• An investigation of the early factors which influence women's career choices in physical science and technology

      Payne, Anneliese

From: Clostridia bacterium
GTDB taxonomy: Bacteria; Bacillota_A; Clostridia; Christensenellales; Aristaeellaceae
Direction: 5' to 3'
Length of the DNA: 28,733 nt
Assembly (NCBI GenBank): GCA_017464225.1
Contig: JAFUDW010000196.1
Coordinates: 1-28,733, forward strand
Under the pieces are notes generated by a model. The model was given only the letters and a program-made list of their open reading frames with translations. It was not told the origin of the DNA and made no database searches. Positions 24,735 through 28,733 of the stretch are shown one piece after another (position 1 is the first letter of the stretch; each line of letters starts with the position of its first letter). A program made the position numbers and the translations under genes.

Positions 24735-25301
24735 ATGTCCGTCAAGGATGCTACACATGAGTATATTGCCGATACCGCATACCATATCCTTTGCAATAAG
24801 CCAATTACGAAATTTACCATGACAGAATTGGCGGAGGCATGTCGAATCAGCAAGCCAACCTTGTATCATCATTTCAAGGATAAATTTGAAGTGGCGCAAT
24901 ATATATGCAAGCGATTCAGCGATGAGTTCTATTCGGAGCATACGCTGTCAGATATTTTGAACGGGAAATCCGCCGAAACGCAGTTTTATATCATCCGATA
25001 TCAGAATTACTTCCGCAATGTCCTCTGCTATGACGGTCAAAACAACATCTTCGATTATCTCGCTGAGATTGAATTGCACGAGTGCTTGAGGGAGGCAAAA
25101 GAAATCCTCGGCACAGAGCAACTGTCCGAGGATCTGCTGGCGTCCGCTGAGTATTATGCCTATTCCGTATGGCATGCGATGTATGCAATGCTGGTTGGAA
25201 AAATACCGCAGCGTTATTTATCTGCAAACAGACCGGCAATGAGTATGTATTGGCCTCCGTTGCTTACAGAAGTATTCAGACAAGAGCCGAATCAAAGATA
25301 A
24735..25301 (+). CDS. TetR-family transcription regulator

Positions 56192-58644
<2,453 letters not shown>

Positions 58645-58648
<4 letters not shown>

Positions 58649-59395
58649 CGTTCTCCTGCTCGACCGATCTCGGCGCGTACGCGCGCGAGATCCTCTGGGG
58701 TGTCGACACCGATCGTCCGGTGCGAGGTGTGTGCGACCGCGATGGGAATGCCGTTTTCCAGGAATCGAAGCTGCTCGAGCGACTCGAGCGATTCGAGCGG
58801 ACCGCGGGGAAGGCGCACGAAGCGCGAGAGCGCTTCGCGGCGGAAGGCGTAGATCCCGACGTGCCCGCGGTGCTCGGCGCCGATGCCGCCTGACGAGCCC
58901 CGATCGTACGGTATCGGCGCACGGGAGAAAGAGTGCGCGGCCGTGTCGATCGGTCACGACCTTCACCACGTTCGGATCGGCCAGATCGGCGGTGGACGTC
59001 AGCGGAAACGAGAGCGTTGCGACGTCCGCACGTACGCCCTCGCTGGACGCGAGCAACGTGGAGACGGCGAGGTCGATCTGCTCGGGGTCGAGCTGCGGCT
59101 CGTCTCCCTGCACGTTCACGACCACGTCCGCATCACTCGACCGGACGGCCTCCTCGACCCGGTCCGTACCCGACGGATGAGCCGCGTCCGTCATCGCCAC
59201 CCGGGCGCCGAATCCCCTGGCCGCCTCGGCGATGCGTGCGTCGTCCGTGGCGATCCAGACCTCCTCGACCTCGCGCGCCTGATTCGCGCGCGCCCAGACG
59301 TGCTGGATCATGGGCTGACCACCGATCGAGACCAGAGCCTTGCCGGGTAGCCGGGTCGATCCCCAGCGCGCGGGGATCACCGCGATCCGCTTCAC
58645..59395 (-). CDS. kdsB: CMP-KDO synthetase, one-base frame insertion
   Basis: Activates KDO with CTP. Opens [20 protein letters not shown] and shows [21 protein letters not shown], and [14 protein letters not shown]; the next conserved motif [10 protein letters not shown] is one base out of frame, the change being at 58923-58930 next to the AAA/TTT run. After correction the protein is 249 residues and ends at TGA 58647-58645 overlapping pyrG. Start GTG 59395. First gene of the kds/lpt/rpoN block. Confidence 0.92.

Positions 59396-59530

The composition of the workforce has begun to undergo a change. The U.S Department of Labor estimates that women, minorities and immigrants will constitute 80 percent of the additions to the labor force between 1987 and the year 2000 (Oakes, 1990). The National Science Foundation projects that the United States may have a shortfall of 40,000 scientists and over 250,000 engineers by the year 2006 (Argonne, 1990). Since women are among those who are significantly underrepresented among individuals preparing for a career in science, thirty women who are currently pursuing a successful career in physical science and technology were interviewed. This study determined participants perceptions of the factors that first influenced an early interest in physical science and technology. The investigation included perceptions regarding: 1) whether certain identifiable events or experiences influenced the decision to pursue science as a career and what those events and experiences were; 2) at what age these events occurred; 3) whether an adult(s) was influential and which adult(s) it was; and 4) identification of where these events and experiences occurred. The interview technique was selected as the best research method for collecting the qualitative and demographic data needed for this study. The results represent the participant’s recollections of out-of-school and in-school activities, family, friends and teacher support, self-image during the formative years, parents as the most important factor which influenced an interest in physical science, and major obstacles that had to be overcome by the participants in order to pursue successful careers in physical science and technology. Also included is participant’s advice to parents and teachers who want to encourage females to pursue a career in physical sciences and technology.